For me, the glass jars work so well that it was difficult to keep the food until it actually expired. It was hard to hang onto that summer squash for a month. I don't even know how long parsley and some herbs will keep because after a month I had used them up.

              If I wanted to keep things more than a couple of weeks, I'd probably go for one of those cryo-vacing food sealer type of systems.

              The only review I found was one line that said Fresh Vac was about the same as Tupperware. That's what I found with FresherLonger. Until you do a side by side comparison, you don't realize how long stuff keeps in Tupperware or even the cheap-o disposables like Glad.

            2. I read all the posts on your experiments of what will keep food fresher longer: glass jars, Rubber Maid containers, Fresher Longer containers with silver nano particles, etc. I loved it! I found it while googling "jars vs zip-lock bags" and researching best methods of storing spices. Thanks for sharing!

              1. I thought it was only recommended to keep cooked sliced beef or chicken for 2 days in the refrigerator? I am possibly wasting food.

                3 Replies
                1. re: kimeats

                  If you put hot beef or chicken in an airtight container (while it's hot), and then into a 40 degree F (6 deg C) fridge, it'll easily keep 4 days. 7-10 days if you keep your fridge at 33-34 degrees (1 deg C) like I do.

                  The trick is to package it while hot. And also note this only applies to foods with a low-ish moisture content (i.e nothing with any runny liquid).

                    1. re: ThreeGigs

                      The proper way to handle food is to get the temperature down as fast as you can (in less that 4 hours) to below 40 degrees. Bacteria grows rapidly between 40 and 140 degrees.. By storing hot food in a closed container you're not letting the food cool fast enough and you'll get a shorter shelf life. If handled properly cooked food should last 6 days and be used before the 7th day. That is Health code. I try to adhere to that at home (just like in the restaurant) but using these containers I can get a few more days out of them. That's cooked food. I still maintain you can REALLY extend shelf life of produce with these. Again, get rid of excess moisture before storing and line bottom with a dry paper towel.

                  1. Well I have had the OPPOSITE experience. I live alone and at the price of food I am glad I have these: My bakery artisan bread would mold before I ate it all. I tried numerous methods and devices to store it with no luck - either blue and fuzzy, or stale and hard. I now put my loaves in the large box in the fridge and and it can last two weeks or more.

                    Trick to storing fruits ( berries) wash and DRY them. I put a paper towel in the bottom of the container, dump fruit on top and let it sit on the counter for 5-10 minutes (lightly covered.) Gravity lets the remaining moisture run to the bottom. Remove the towel, then seal and store. They definately last a lot longer than any other container I had.

                    I use the mini size for fresh herbs - they last longer that way. The thinner big box I store my salad greens in. Again, just spin it dry before you store.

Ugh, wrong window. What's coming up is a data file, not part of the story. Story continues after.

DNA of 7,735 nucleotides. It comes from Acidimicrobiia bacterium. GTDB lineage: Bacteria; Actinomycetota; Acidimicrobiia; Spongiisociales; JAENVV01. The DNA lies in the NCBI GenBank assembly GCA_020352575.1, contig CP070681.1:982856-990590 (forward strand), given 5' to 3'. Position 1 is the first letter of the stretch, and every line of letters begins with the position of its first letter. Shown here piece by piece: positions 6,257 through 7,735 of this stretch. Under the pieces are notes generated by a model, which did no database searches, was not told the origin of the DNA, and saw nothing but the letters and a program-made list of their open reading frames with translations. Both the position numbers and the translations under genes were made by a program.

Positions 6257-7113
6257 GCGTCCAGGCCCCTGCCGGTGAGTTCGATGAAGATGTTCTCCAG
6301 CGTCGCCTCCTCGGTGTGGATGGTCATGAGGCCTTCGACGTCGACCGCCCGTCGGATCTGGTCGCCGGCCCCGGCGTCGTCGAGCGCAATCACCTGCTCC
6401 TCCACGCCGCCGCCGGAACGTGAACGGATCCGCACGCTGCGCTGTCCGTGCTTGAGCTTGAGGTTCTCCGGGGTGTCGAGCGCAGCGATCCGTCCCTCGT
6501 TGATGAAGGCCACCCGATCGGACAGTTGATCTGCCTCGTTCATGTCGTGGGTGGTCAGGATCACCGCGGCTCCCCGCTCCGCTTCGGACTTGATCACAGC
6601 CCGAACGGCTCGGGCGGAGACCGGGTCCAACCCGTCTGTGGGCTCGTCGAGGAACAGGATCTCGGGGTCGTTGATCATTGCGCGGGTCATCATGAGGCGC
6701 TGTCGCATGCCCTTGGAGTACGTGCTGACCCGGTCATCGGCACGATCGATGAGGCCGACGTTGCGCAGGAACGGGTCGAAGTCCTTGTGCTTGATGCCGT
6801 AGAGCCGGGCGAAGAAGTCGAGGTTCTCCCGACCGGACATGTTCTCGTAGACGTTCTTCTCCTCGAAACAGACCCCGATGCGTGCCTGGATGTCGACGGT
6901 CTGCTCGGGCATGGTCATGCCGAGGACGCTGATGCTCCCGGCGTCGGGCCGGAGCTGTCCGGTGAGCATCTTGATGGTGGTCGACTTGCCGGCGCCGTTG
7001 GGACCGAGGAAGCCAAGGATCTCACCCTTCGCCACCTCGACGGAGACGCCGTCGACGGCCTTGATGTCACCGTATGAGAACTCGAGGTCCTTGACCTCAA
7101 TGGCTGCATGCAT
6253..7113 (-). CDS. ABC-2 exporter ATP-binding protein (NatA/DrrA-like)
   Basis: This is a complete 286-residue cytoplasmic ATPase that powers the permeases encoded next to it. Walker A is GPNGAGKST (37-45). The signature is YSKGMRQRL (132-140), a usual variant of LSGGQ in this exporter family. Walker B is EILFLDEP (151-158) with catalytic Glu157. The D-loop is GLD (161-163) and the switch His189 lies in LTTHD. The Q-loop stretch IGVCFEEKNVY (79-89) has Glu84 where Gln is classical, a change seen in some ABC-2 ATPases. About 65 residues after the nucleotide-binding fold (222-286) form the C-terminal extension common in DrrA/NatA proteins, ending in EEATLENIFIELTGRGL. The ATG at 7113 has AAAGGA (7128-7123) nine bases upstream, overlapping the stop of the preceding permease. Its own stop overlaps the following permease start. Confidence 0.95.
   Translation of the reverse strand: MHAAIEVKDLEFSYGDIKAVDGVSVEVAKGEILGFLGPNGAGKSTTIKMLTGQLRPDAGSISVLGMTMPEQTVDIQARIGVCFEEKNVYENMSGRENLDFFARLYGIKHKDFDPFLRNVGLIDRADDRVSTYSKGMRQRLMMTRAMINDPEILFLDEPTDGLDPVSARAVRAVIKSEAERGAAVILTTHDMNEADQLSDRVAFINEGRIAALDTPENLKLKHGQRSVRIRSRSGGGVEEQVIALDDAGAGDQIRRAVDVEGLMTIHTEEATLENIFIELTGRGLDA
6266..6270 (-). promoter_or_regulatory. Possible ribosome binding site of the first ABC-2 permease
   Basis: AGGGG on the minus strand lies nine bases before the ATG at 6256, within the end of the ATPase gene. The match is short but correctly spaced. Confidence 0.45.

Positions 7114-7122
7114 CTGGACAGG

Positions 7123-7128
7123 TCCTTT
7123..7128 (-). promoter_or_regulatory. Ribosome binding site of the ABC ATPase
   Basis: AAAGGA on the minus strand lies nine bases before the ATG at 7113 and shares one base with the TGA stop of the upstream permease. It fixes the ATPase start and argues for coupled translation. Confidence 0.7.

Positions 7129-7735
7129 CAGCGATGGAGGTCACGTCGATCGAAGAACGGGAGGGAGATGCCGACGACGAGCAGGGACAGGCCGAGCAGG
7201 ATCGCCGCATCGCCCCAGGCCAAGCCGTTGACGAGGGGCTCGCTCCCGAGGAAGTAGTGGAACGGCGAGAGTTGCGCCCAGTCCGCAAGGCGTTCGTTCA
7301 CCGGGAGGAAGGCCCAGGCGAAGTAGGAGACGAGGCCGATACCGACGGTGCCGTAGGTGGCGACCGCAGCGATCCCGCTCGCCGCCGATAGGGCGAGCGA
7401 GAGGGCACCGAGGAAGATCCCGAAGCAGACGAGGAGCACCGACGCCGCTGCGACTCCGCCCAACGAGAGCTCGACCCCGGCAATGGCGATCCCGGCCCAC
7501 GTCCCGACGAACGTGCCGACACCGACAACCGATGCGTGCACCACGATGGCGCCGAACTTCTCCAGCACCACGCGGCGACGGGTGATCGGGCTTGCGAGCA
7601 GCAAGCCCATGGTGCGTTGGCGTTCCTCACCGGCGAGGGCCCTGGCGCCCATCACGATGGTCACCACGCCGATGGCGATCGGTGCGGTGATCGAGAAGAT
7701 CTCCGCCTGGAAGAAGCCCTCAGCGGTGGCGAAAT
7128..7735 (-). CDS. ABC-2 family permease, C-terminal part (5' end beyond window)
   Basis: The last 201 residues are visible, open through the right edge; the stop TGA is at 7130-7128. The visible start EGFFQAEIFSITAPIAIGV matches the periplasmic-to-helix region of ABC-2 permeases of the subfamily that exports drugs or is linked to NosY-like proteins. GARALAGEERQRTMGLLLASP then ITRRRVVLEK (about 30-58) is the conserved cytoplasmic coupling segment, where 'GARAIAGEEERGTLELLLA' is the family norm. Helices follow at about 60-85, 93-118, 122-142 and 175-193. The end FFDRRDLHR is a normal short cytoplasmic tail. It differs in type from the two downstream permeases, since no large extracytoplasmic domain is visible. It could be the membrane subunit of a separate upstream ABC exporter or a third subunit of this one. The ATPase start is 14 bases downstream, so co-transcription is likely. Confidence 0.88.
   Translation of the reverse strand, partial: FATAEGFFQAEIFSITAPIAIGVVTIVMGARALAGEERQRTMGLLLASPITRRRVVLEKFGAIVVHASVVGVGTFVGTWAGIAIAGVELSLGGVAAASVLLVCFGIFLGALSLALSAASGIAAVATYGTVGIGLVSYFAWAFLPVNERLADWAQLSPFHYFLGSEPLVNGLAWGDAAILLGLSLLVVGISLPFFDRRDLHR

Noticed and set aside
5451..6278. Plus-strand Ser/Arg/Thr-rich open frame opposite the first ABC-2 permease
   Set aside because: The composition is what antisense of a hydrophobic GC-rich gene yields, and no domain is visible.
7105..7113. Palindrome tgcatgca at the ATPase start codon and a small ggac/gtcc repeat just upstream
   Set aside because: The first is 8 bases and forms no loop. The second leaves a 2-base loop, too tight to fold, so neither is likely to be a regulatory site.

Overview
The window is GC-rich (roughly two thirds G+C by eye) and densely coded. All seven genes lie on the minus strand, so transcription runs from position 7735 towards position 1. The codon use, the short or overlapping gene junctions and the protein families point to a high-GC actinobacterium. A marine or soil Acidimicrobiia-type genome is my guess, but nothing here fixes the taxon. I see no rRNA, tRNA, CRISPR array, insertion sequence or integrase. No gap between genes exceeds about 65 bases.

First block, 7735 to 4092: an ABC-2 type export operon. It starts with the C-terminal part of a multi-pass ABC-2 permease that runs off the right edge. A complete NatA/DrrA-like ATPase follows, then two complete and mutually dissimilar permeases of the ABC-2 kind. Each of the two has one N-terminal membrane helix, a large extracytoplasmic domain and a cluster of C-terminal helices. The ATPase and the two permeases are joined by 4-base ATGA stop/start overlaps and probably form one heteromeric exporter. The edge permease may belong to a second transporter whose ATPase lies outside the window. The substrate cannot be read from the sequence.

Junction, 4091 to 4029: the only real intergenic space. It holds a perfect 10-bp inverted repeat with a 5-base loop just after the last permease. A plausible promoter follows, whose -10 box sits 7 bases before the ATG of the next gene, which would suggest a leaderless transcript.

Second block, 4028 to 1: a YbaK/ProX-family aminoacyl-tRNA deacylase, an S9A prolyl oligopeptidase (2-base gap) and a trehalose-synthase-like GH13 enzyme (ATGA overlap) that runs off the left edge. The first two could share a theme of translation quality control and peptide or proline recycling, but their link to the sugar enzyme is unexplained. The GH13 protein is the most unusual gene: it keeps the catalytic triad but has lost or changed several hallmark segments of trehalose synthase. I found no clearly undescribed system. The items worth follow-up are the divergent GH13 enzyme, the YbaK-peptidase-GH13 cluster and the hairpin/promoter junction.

The tall vertical boxes are great for keeping crackers or nacho chips from going stale.

                    I liked them so well, a year later when LnT was closing stores here, I got another set for $30 - sweet! The trick to anything wet is to dry it as much as possible before you store.

                    1 Reply
                    1. re: jvonfurst

                      Thanks for the info. As to your final comment about drying things before storing, I have had good luck by storing lettuce in a bag WITH a moistened paper towel. Are you saying this is the wrong way to go, specifically for lettuce?

                    2. I find these containers very effective and useful. I am a chef and we're only open 4 days a week. When we close down on Sundays and we have Spring mix left over it won't last for the 3 days we're closed so the staff usually takes some home. We've been having trouble all winter with the short shelf life of spring mix at work. I've taken some home and the following week when I bring more home, the previous week's salad is still in tack. I've taken to storing my fresh herbs in these also. I get almost a month with cilantro, basil, parsley, etc. Here's a tip: line the bottom of the container with a shet of paper towels to collect any excess moisture. I bought my containers at TJ Maxx for considerably less than what you're saying the go for elsewhere. Granted , TJ Maxx's inventory changes. You can also get the same technology in containers that are much cheaper. They a a set of green conttainers (maybe 4-5 per set) in catalogues.Places like Handsome Rewards, Whatever Works, etc. It is a "as shown on TV" product. Not as durable as the Stays Fresh Longer but I've had my 2 sets of those for over a year now & they hold up. One more thing. They suggest not using in the dishwasher. I hand wash mine.

                      1. I prefer Mason jars for food storage. They take up less space in the refrigerator, since they are vertical, and they come in many sizes. As long as they aren't chipped the jars from yard sales and thrift shops do fine---just buy new lids. The white plastic screw-on lids are great. The jars are good for soup, jello, pudding, cooked vegetables, and anything in a sauce. And they clean better than plastic.